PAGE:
-13.1 C
New York
-6.6 C
Washington D.C.
Saturday, February 4, 2023

At over 40 degrees, but without light at home

[ad_1]

What happened that seven neighborhoods in Seville said enough after years of blackouts? “Three dead from heat waves,” quickly replies Laura Cárdenas, spokeswoman for Barrios Hartos, the neighborhood platform leading protests in the Andalusian capital to end continuous power outages of up to 16 hours a day. “The neighbors have checked how useless the complaints are to Endesa, nor the Andalusian Ombudsman, the City Council or the Board. Nobody reacts,” complains Cárdenas with restrained anger. With temperatures exceeding 40 degrees, common this summer, more than 10,000 residents, according to the platform – 3,000 according to Endesa – are often without air conditioning, refrigerators or electric ventilators, suffering from dizziness in houses converted to stoves, and where the extreme has been fatal the death of three neighbors.

Desperation has led to the occupation of two municipal civic centers in the neighborhood and a demonstration outside Endesa’s headquarters, illustrating the paradox of living without electricity in Spain’s fourth largest city by population, with unbearable heat peaks taking lives due to the electricity grid being too old and cannot meet the demand. “We’ve had cuts four years in a row, and in the winter you cover up and it goes away, but you can’t in the summer. My two-year-old daughter and my mother both suffered from heat stroke at home and Endesa tells me that it takes a lot of complaints from the area. I earn 590 euros, but I pay the electricity conscientiously,” protests Lydia Ruiz, 23 years old and resident of the Torreblanca district. A year and a half ago in Catalonia, 390,000 residents of 29 municipalities and Barcelona suffered similar power outages until Endesa, under pressure from the mayors, drew up an emergency plan.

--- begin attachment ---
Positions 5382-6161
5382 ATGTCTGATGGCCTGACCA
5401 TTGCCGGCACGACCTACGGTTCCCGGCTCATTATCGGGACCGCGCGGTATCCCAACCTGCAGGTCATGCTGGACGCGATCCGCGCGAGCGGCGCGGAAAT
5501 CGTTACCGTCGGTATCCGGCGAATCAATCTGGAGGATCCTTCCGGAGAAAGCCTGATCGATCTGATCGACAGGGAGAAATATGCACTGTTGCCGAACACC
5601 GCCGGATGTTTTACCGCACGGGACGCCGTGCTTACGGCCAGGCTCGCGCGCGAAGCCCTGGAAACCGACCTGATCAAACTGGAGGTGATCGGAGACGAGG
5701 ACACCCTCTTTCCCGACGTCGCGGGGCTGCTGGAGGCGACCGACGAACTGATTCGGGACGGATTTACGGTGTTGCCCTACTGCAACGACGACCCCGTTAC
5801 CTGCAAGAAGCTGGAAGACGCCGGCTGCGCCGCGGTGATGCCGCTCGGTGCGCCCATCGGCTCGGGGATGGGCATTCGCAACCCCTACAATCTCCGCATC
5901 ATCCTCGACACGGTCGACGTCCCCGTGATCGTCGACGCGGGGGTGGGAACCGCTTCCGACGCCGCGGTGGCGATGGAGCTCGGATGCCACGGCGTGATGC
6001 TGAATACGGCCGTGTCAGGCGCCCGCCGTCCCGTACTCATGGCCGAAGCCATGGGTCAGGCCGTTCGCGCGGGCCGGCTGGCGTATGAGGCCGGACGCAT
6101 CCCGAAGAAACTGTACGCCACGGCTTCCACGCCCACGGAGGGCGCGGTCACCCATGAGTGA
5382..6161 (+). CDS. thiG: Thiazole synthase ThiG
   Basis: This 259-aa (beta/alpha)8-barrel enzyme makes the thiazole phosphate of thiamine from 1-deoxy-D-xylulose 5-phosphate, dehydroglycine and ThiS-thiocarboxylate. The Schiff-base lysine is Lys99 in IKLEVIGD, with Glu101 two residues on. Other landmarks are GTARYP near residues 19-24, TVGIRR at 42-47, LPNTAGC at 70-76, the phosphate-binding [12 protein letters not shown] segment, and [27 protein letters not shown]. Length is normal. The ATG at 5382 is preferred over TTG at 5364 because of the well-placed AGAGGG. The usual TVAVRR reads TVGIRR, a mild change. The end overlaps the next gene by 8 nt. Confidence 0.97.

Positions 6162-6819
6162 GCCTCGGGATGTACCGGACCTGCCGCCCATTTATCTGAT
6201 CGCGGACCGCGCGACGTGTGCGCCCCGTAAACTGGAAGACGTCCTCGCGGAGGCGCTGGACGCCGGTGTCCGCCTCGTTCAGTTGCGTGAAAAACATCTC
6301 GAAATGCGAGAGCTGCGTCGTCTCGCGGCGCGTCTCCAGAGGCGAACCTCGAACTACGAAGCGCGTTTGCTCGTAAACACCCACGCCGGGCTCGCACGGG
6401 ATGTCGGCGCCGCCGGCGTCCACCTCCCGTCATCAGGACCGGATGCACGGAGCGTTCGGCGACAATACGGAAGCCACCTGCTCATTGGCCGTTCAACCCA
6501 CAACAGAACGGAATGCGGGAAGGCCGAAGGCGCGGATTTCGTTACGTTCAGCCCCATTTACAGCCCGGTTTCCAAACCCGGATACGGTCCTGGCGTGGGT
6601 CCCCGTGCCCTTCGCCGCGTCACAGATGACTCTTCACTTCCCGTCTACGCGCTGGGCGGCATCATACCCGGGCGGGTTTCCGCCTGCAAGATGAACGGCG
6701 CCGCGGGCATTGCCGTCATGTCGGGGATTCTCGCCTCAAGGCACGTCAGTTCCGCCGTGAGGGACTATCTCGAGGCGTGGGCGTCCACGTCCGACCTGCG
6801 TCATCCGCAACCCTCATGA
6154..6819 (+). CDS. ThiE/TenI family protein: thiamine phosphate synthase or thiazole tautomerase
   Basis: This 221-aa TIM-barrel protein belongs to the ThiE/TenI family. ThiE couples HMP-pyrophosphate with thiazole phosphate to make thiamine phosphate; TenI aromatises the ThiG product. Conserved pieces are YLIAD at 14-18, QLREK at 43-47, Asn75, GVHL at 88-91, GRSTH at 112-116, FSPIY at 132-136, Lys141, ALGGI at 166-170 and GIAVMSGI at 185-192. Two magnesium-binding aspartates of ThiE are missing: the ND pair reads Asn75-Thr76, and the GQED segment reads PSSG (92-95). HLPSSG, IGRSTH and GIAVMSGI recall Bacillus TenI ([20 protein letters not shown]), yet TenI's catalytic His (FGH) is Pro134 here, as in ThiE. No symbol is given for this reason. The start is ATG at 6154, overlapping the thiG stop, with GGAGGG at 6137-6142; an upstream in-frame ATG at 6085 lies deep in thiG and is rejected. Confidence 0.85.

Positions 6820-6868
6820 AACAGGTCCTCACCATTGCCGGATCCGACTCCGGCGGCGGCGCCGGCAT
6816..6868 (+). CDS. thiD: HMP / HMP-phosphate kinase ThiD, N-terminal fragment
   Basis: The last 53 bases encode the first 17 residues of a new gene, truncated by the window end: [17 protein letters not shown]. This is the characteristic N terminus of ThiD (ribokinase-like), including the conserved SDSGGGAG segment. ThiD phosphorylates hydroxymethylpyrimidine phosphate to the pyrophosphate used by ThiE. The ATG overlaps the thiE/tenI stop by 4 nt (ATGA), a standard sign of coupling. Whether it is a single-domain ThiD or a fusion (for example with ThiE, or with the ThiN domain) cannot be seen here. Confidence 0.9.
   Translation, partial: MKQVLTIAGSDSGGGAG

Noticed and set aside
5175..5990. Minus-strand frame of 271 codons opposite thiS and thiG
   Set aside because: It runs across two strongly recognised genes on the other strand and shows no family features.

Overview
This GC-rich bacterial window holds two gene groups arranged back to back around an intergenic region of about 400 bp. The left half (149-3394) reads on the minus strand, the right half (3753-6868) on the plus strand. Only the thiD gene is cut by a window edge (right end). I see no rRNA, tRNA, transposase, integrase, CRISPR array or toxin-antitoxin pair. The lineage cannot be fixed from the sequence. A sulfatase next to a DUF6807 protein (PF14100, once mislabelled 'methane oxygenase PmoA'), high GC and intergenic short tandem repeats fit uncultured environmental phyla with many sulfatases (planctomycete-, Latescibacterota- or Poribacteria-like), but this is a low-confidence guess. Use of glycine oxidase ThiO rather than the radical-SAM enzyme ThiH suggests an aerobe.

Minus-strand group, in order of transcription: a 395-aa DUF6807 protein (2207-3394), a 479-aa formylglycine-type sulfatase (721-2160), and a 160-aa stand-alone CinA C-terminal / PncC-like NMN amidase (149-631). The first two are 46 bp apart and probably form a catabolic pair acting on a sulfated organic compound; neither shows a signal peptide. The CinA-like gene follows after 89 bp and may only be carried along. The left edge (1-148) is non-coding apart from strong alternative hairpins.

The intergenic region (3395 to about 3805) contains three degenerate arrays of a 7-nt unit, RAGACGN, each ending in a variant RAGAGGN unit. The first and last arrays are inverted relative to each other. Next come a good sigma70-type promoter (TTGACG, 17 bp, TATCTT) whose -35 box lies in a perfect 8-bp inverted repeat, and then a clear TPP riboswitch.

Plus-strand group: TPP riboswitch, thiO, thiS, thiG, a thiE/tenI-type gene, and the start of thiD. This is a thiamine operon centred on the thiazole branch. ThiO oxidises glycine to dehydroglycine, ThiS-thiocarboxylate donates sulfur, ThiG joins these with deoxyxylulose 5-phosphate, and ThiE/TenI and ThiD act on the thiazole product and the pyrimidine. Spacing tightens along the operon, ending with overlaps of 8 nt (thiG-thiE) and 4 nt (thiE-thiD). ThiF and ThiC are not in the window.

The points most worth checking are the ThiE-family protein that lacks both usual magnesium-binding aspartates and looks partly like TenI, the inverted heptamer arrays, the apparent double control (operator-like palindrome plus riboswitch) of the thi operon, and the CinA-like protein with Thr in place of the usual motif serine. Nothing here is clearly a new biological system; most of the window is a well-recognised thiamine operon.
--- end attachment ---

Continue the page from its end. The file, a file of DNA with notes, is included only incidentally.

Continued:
Now Seville already has seven peripheral neighborhoods – Torreblanca, Su Eminencia, Padre Pío, La Plata, Polígono Sur, Pajaritos and Candelaria – to which have been added affected parts of Bellavista and Pino Montano, a phenomenon that will last at least until October in view of the deadlines Endesa manages to straighten out the drama. Neighbors survive heat waves with cold water-soaked towels on their backs, gas stoves and share their fatigue at community gatherings. Because they pay their electricity bill, but at home sometimes nothing reacts at all: neither the air conditioning, nor the ceramic hob or the refrigerator. And the butcher shops in these neighborhoods throw away their goods when the cooling belt is cut.

The electricity company replies that demand has skyrocketed this summer with unprecedented temperature limits and that responsibility is shared with the city council as deadlines for completing the work are often long. And it adds a deeply rooted problem in the most deprived areas of Polígono Sur and Torreblanca: the narco-apartments with home-grown marijuana, whose lights are on 24 hours a day and the transformers in the neighborhoods blow up. However, residents flatly reject that excuse, as the cuts will affect seven neighborhoods rather than two, some with no trace of drug housing. The platform accuses Endesa and the board, which also blames drug trafficking for the blackouts, of committing a hate crime for treating their neighbors as criminals, despite being a working population who pays taxes and revenue like everyone else.